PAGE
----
The second level of priority payment goes to employees for wages and holiday pay and anything outstanding to IRD (excluding income tax and penalties), customs, lay-by customers and liquidation costs.
These creditors are last to be paid and the least likely to see any money. Most of these creditors find their businesses severely affected by any large unpaid debt.
HOW DO I FIND OUT IF I WILL GET PAID?
Within five days of the liquidators being appointed a “first report” is sent to all known creditors and filed on the company office website under the liquidated company. This report will list all the assets and liabilities of the company, detailing how much the shortfall of funds may be and how much debt the company has, broken down into the 3 creditor priority levels. This will give you a fair indication of what is available. Generally this report is a first look at what is available.
The liquidation process can take anywhere from three months to several years depending on the complexity of the liquidation. The liquidators should have a good idea after three-six months if there will be anything available for unsecured creditors and will do interim payments if there are sufficient funds. The liquidators will also file reports with the company’s office every 6 months until the liquidation is completed.
HOW DO I CLAIM FOR MY MONEY?
The liquidators will send out, along with the first report, a Creditors Claim Form, which you must complete in order to be included as a creditor. They will then match this to what the company says they owe and add you to a list of creditors for future payments if any.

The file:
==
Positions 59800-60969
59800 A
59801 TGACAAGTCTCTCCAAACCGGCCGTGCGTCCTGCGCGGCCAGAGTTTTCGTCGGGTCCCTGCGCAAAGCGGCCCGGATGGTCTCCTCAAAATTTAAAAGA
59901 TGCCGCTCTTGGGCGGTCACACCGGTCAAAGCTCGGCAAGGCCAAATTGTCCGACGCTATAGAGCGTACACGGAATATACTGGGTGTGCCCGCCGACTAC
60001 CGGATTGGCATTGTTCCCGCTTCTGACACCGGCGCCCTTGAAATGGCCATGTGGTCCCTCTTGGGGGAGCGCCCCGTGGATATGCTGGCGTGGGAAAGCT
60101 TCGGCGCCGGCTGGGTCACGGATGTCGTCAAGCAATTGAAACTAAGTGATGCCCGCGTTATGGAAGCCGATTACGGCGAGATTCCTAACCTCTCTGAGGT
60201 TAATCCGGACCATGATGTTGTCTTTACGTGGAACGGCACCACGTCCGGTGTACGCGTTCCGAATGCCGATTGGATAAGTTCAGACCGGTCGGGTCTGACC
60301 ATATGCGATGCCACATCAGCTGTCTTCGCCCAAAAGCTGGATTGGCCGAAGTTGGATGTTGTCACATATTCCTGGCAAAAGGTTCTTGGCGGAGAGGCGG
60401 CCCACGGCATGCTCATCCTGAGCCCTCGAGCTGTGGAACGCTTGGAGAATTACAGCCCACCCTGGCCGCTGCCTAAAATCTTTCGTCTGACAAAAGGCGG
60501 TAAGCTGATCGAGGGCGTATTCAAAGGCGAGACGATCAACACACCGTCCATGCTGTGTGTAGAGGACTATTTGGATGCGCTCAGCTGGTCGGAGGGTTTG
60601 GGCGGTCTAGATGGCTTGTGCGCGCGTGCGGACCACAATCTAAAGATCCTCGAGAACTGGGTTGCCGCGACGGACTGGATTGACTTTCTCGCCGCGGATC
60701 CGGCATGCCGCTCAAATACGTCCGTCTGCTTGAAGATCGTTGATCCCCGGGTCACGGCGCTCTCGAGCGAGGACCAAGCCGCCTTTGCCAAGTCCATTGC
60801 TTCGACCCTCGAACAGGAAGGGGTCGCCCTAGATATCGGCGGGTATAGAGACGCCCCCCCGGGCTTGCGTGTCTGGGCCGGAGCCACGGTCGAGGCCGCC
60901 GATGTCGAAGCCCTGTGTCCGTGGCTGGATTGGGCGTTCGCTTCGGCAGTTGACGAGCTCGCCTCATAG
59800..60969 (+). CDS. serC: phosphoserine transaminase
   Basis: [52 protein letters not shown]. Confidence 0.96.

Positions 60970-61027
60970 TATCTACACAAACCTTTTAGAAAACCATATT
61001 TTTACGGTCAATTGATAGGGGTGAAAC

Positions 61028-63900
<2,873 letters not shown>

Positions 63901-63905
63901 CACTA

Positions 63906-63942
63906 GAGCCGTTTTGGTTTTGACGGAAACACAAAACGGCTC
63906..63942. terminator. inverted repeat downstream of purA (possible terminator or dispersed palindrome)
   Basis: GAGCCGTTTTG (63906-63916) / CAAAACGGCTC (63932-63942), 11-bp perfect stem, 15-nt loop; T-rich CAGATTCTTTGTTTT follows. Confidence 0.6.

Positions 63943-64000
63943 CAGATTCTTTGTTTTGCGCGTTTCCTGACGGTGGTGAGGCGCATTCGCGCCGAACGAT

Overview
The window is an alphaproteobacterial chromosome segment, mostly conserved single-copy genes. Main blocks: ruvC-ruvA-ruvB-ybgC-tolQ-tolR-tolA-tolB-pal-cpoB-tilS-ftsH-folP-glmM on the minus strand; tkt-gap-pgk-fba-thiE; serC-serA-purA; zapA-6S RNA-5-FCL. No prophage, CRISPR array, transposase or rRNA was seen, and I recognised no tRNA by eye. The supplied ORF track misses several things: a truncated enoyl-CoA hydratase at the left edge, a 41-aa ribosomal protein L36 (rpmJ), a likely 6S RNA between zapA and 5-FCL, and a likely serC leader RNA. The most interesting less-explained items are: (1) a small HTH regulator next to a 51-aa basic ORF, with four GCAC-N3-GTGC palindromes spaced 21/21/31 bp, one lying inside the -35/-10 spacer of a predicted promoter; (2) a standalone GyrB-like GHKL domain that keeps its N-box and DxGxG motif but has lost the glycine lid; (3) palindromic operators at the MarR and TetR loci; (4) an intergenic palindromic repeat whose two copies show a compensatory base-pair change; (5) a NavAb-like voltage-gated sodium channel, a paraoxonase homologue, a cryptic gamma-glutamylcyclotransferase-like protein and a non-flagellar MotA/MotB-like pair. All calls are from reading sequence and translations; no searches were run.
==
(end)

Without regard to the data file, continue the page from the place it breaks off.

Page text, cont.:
DOES IT HELP CALLING THE LIQUIDATORS ASKING WHEN I WILL BE PAID?
The liquidation process takes time, and the liquidators can’t tell you when, or even if, you will get paid until the full process has been completed. Their job is to maximise the return for all creditors, secured and unsecured. However, be prepared to only receive partial payment as in most cases there are insufficient funds to pay all creditors.
WHAT CAN I DO TO PROTECT MYSELF?
There are several options available to protect yourself including registering a security interest on the Personal Property Securities Register (PPSR), ensuring you have strict credit terms, offering different payment options, and/or insisting on a credit rating when setting up accounts.
Many credit application forms have Romalpa clause/Retention of title clauses in them, which allow you to rank over other unsecured creditors but are of little benefit unless registered on the PPSR. Likewise, relying on just personal guarantees will not safeguard you from losing funds, as the directors of the company may not own anything personally either.
If you need clarity around what to do then it is important to seek expert advice.
Staples Rodway associate, Kylie Hollard, specialises in liquidation matters and is experienced in dealing with a range of business types. Phone 06 757 3155 or email [email protected]
April 6, 2016